This is the third in a series of five posts about the issue of accountability in schools with some thoughts on how we can create healthier accountability for schools and teachers. Much of the content I am sharing in these posts is taken from my book, Wholesome Leadership. Other resources have either been created kindly by Oliver Caviglioli or are those which have been developed by the leadership team at Simon de Senlis Primary School or within Northampton Primary Academy Trust.
Part 3 – School improvement and monitoring processes (you’re reading this now!)
Part 4 – Assessing like a consultant doctor
Part 5 – Managing external accountability
In the first post, I laid out the following four key challenges for us as school leaders to focus on in schools in pursuit of a healthier accountability system which I believe is at the heart of making teaching a more effective and sustainable profession.
- Take the fear out of the challenge, creating the right conditions in our school for healthy accountability.
- Develop effective processes for school improvement, monitoring & evaluation that are used consistently as part of an ongoing cycle of improvement.
- Think really carefully about the purpose and processes of assessment and improve both its use and the quality of conversations that surround it.
- Manage external accountability with confidence, staying in control of inspections and audits and not allowing them to influence school improvement negatively.
This post focuses on the second challenge: the specific processes we use in schools as part of our quality assurance, accountability or school improvement cycles.
A starting point for keeping our finger on the pulse of a school is (obviously?) to spend as much time as possible visiting classrooms. This means avoiding getting comfortable on a chair somewhere in an office or being drawn into time-heavy paperwork and meetings and getting out among the action. Visiting lessons, walking the corridors, lunch halls and playgrounds is the best way I know to remain in touch with what’s really going on in a school. Teaching (although not every Head has to be a current teacher), talking to parents on the gate, flicking through the books of the children you meet on your travels and playing with children in reception are all important parts of the job and help us gain an important wider perspective of school life. This informal approach has always been my favourite part of leadership and probably suits my naturally restlessness and impatient urges to walk around rather than sit still.
A school improvement schedule
Alongside an consistent informal presence, there has to be some kind of structured school improvement cycle that takes place throughout the year. Without some kind of rigour or systematic approach to school improvement, things can go wrong in a school for the following reasons (and probably more):
- Leaders become too preoccupied with operational and day to day issues and lose sight of the longer-term strategic work.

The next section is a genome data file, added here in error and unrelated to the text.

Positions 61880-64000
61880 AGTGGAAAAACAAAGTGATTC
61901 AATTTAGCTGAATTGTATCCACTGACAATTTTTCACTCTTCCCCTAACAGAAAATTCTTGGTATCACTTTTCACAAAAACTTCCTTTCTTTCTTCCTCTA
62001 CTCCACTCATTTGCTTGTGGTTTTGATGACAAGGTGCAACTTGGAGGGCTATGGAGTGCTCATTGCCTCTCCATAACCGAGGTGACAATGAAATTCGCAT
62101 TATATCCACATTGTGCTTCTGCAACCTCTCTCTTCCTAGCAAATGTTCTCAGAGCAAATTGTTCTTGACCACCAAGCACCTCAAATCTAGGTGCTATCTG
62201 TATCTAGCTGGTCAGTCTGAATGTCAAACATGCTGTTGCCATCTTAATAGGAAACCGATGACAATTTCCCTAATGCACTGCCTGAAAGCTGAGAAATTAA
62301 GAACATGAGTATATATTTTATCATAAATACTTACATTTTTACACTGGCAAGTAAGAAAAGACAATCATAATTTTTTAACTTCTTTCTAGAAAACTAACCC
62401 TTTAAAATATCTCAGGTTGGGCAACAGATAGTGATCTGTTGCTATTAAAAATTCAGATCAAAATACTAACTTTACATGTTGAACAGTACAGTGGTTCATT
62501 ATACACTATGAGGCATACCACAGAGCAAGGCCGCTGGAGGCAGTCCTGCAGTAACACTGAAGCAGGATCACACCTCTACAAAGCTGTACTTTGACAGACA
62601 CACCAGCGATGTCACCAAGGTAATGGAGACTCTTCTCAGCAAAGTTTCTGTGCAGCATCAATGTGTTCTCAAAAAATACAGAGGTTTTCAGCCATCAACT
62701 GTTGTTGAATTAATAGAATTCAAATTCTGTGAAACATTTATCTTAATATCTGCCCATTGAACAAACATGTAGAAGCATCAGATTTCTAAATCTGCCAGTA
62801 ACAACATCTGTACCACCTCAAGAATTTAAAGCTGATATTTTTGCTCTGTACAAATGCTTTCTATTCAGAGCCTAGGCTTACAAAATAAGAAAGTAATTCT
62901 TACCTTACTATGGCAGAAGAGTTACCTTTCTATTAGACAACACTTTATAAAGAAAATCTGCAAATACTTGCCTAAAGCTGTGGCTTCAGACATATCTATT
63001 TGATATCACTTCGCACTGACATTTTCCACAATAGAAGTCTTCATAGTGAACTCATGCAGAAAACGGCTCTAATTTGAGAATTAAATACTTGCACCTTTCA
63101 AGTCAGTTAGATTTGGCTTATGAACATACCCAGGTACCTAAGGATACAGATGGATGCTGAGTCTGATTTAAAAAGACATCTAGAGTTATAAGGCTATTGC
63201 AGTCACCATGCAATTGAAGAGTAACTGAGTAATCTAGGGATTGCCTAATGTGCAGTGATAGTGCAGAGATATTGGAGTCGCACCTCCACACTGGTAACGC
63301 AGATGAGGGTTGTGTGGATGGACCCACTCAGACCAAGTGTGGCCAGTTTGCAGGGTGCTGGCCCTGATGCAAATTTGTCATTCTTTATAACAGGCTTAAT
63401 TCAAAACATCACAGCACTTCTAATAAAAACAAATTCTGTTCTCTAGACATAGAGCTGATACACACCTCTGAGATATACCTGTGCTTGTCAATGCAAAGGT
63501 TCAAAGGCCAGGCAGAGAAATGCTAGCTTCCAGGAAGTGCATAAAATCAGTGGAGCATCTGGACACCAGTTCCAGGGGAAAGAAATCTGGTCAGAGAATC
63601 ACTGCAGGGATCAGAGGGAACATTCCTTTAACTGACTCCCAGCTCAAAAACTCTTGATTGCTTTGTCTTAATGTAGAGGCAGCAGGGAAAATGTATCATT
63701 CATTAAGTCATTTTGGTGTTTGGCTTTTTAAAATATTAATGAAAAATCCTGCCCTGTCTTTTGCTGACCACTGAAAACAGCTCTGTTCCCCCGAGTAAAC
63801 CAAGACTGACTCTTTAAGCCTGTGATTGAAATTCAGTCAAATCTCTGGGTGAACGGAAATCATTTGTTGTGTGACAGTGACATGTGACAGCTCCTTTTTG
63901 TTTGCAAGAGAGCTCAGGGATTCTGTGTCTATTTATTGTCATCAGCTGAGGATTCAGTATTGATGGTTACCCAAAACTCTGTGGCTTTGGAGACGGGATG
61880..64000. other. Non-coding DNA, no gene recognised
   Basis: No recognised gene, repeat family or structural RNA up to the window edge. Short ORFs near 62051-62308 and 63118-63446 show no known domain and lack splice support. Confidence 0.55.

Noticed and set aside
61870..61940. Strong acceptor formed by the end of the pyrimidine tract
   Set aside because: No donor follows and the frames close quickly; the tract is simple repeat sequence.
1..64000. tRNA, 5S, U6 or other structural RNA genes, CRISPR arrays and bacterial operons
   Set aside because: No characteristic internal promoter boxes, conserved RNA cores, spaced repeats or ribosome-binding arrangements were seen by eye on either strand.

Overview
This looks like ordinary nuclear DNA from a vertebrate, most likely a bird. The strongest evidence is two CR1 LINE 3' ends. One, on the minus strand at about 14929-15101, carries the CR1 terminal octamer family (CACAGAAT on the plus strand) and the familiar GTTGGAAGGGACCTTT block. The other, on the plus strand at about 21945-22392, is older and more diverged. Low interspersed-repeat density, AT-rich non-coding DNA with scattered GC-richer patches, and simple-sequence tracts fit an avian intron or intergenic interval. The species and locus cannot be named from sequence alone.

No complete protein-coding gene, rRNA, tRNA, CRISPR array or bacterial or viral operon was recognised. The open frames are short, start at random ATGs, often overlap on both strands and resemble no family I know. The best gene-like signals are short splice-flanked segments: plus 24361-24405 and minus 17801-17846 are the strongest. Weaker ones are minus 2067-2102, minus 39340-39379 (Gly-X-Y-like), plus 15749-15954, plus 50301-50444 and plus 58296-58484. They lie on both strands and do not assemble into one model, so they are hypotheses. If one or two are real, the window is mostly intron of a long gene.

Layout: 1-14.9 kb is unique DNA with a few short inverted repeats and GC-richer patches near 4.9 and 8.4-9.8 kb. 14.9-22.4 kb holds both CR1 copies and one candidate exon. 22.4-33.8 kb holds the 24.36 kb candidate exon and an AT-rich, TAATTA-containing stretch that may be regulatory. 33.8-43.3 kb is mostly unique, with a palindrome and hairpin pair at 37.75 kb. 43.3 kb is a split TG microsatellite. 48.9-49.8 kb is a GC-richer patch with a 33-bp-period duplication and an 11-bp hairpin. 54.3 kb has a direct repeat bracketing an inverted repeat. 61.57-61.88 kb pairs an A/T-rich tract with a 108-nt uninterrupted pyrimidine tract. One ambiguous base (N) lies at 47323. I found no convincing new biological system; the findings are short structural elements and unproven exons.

- Regular checks or reviews get missed and so things stop happening that should be.
- The right people don’t sit down regularly enough to evaluate findings from monitoring and agree next steps.
- Steps for improvement are identified, but don’t become reality due to a lack of follow-up and follow-through activity.
In order to ensure a coordinated approach, most schools have some kind of schedule such as the one below which lays out different activities such as assessment, monitoring and evaluation. This is important in giving clarity to staff and leaders as to when different activities are happening and to ensure that the different processes flow from one to another. NB – I call these school improvement processes (because I think that’s what they are) but these are also commonly known as Quality Assurance, Monitoring and Accountability. Tomato, tomato.
Now this is the dangerous bit because all that stuff I wrote in Part 2 about building a High Challenge; Low Threat culture in the school can quickly be undone if we go about monitoring in a clumsy or heavy-handed way. Trust takes time to build up but can be lost in seconds.
With this in mind, whatever school improvement or monitoring processes we carry out, it’s the way we do them that matters most.
Do no harm…
Here are ten things I try and think about when carrying out any school improvement/QA activity to try and help build a ‘High Challenge; Low Fear’ culture.
- First, do no harm: Keep in mind the unintended consequences on workload, motivation and wellbeing that monitoring and evaluation processes can cause. Plan and execute them carefully to avoid any counterproductive effect.
- Plan and communicate well: Logistics are always a challenge for monitoring processes, as there are often several people who need to be involved and cover implications. Let everyone know what is happening in good time so that they can plan around it. Last-minute arrangements can cause frustration and add unnecessary stress to the process. If staff need to share planning or children’s books, or present data, make sure the details of this are clarified in good time.
- Execute well: Whether it’s a learning walk, book look or classroom observation, carry out the process carefully and diligently, ensuring that your ‘bedside manner’ keeps people at ease. Make arrangements for others to be free to pick up any other urgent issues in school so you don’t get distracted or pulled away; it is frustrating for teachers who will have put in a lot of preparation if those carrying out the monitoring get distracted by other issues.
- Do ‘with’, not ‘to’: Avoid falling into the trap of acting like an inspector and involve teachers and children in whatever process you are carrying out, where possible. A book look is far more effective when talking to children and teachers about what you see on the pages and a planning scrutiny is almost pointless unless it is part of a conversation with the teachers who have written it. Try to capture the staff and student voice within any monitoring processes.